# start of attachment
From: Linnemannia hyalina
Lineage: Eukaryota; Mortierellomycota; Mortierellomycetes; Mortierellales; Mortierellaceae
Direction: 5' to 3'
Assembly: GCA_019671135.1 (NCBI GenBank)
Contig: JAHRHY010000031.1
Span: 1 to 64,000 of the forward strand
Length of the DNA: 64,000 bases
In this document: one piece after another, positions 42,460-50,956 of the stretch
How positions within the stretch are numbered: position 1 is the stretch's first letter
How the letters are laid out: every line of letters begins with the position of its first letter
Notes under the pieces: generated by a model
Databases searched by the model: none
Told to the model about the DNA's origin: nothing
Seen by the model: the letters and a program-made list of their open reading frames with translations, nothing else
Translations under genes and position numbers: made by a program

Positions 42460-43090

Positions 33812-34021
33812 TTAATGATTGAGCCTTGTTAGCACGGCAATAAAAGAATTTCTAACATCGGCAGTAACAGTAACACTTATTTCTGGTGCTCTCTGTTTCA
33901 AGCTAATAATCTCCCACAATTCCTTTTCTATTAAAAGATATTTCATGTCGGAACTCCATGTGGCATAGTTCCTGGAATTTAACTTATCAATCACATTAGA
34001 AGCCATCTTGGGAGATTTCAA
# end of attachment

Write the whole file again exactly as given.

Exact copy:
From: Linnemannia hyalina
Lineage: Eukaryota; Mortierellomycota; Mortierellomycetes; Mortierellales; Mortierellaceae
Direction: 5' to 3'
Assembly: GCA_019671135.1 (NCBI GenBank)
Contig: JAHRHY010000031.1
Span: 1 to 64,000 of the forward strand
Length of the DNA: 64,000 bases
In this document: one piece after another, positions 42,460-50,956 of the stretch
How positions within the stretch are numbered: position 1 is the stretch's first letter
How the letters are laid out: every line of letters begins with the position of its first letter
Notes under the pieces: generated by a model
Databases searched by the model: none
Told to the model about the DNA's origin: nothing
Seen by the model: the letters and a program-made list of their open reading frames with translations, nothing else
Translations under genes and position numbers: made by a program

Positions 42460-43090

Positions 33812-34021
33812 TTAATGATTGAGCCTTGTTAGCACGGCAATAAAAGAATTTCTAACATCGGCAGTAACAGTAACACTTATTTCTGGTGCTCTCTGTTTCA
33901 AGCTAATAATCTCCCACAATTCCTTTTCTATTAAAAGATATTTCATGTCGGAACTCCATGTGGCATAGTTCCTGGAATTTAACTTATCAATCACATTAGA
34001 AGCCATCTTGGGAGATTTCAA